TutuMy children are nothing like me, and they couldn't be more opposite of each other.  They are truly unique, with distinct personalities, temperaments and tastes.  And as I much as I appreciate those differences, I still occasionally find myself trying to fix their 'flaws' - to mold them into 'normal' children.  "Be a big boy and stop crying."  "That doesn't really match – why don't you wear your pink shirt instead."  "You're too sensitive – just ignore them."  Sound familiar?  Even with the best intentions, we might be giving our kids the wrong message.


Recently, I purchased a book titled, Innately Good: Dispelling the Myth that You're Not, by Jan Denise.  Denise identifies the origins of the tainted idea that we (and those in our care) are innately flawed and provides a solid framework to help us undo the damage created by this myth – including passing on this erroneous assumption to our children.


Over the years, as I've learned to align my choices and behaviors with who I am inside, I've naturally become happier and less fearful and negative.  Innately Good provides the roadmap to this end.  I only wish this book had been available when I was younger!  It is highly recommended reading for anyone seeking to discover and appreciate his true, authentic self and also to that of others.  As such, it makes for a wonderful complement to a yogi's journey to self-love, happiness and connectedness to all. For parents and teachers, the book serves as a poignant how-to for raising confident, well-adjusted children, who celebrate their individuality – just the gifts I want to give to my own chlidren and students.  


The following article, released from part of the book, focuses on giving our children the message that they are innately good right from the start.  Read on, and let me know your thoughts…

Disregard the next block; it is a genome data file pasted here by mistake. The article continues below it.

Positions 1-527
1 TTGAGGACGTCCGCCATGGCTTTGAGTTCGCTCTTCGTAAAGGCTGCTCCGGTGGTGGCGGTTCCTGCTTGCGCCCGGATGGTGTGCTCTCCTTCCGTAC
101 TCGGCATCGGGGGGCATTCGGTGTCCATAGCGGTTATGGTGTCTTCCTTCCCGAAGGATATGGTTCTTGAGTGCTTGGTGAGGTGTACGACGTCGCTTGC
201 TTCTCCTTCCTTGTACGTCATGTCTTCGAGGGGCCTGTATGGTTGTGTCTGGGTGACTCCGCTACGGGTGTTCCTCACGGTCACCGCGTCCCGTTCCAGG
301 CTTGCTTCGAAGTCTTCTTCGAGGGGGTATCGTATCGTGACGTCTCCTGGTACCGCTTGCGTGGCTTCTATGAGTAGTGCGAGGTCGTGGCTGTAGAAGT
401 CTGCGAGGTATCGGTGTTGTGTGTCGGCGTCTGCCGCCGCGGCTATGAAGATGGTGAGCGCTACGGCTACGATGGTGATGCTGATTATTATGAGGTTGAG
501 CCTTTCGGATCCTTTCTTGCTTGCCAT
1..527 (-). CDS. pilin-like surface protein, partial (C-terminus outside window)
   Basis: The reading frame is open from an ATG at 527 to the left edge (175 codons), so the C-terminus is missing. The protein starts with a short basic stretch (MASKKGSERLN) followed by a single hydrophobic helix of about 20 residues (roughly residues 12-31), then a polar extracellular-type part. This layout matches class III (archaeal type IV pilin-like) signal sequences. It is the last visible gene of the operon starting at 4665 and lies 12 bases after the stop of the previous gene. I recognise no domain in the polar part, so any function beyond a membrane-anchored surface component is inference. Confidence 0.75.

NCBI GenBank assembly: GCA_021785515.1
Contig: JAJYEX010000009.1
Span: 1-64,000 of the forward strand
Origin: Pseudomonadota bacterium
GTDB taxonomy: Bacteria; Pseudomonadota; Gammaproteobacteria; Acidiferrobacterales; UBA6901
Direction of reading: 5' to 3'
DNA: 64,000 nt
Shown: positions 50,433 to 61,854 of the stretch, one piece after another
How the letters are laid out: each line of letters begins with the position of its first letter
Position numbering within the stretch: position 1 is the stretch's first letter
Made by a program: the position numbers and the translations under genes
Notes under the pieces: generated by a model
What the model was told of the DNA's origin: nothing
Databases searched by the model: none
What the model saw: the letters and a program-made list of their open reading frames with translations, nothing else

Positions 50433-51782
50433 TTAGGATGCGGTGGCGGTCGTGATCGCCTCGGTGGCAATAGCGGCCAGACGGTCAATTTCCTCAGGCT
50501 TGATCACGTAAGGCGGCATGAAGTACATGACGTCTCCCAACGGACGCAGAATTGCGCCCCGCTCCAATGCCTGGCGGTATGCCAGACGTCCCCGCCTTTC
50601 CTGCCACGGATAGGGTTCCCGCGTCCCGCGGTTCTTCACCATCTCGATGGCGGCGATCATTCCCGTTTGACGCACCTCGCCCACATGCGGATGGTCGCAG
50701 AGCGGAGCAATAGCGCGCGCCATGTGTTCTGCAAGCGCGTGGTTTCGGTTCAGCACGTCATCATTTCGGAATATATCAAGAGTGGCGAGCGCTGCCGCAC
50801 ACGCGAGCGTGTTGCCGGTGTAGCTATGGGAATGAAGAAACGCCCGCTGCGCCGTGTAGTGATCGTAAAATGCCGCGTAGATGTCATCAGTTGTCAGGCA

5 Ways to Raise a "Good Enough" Child

by Jan Denise


How many times have you told your ebullient child he's too loud or too active? How often have you told your contemplative, cautious child not to be a scaredy-cat and so shy?


In subtle ways, you are giving your child, when he's expressing his or her unique temperament, the message that he's not good enough. He will get the same messages at school, at church or temple, and from the media. By the time your child is an adult, he will have learned how not to follow the beat of his own drummer and how not to be himself. He will have learned exactly how to act in order to get the approval of others.


If you think that's not much a problem for a child, wait till she grows up and marries someone she thinks she should marry, works in a job she hates because it's expected of her, gets in debt buying a house or car that makes her seem more successful than she really is, or is on a perpetual diet and hates her body because women are supposed to be rail thin.


You can stop this negative conditioning! As a parent, you already instinctively know that your child is good enough. Your child was born good enough. Here are five ways to reinforce that positive message.


· Be there for him. Let your child have his true feelings–sadness or fear, for example. Show him with your support, reassurance, and presence that it's okay to have emotions, and that you'll stay with him through all those feelings, without judging.

· Teach her not to personalize rejection. If someone tells her she's ugly or too brainy, for example, remind her that someone else's words aren't the truth. The truth is that she's fine–just the way she is.

· Teach him not to worry what other people think. If he's afraid to take chorus at school for fear of being teased, or cuts class with his friends to be part of the "cool" crowd, help him understand that following others' opinions won't help him be happy.

· Encourage her individuality. If your child wants to wear a pink tutu to church and it embarrasses you, consider the message you might be giving her about being an individual and expressing herself. Unless it's an act that could harm your child, try to allow her to be and do what she needs in order to fully explore who she is.

· Show him he is loved–unconditionally. Remind your child dozens of times a day, in gestures, words, and acts, that you love him just the way he is. A child who learns that he really is good enough will grow into a confident, healthy, fulfilled adult.


– Jan Denise is a syndicated newspaper columnist, an empowerment guru, and author of the new book, Innately Good: Dispelling the Myth that You're Not (Health Communications, 2009). 


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Lisa Flynn is founder and CEO of ChildLight Yoga and Yoga 4 Classrooms, and author of the Yoga 4 Classrooms Activity Card Deck and Yoga for Children: 200+ Yoga Poses, Breathing Exercises and Meditations for Healthier, Happier, More Resilient Children


Lisa's Related Posts:  Yoga and Parenting, Part I: My Son has ADD and My Son Has ADD: Part II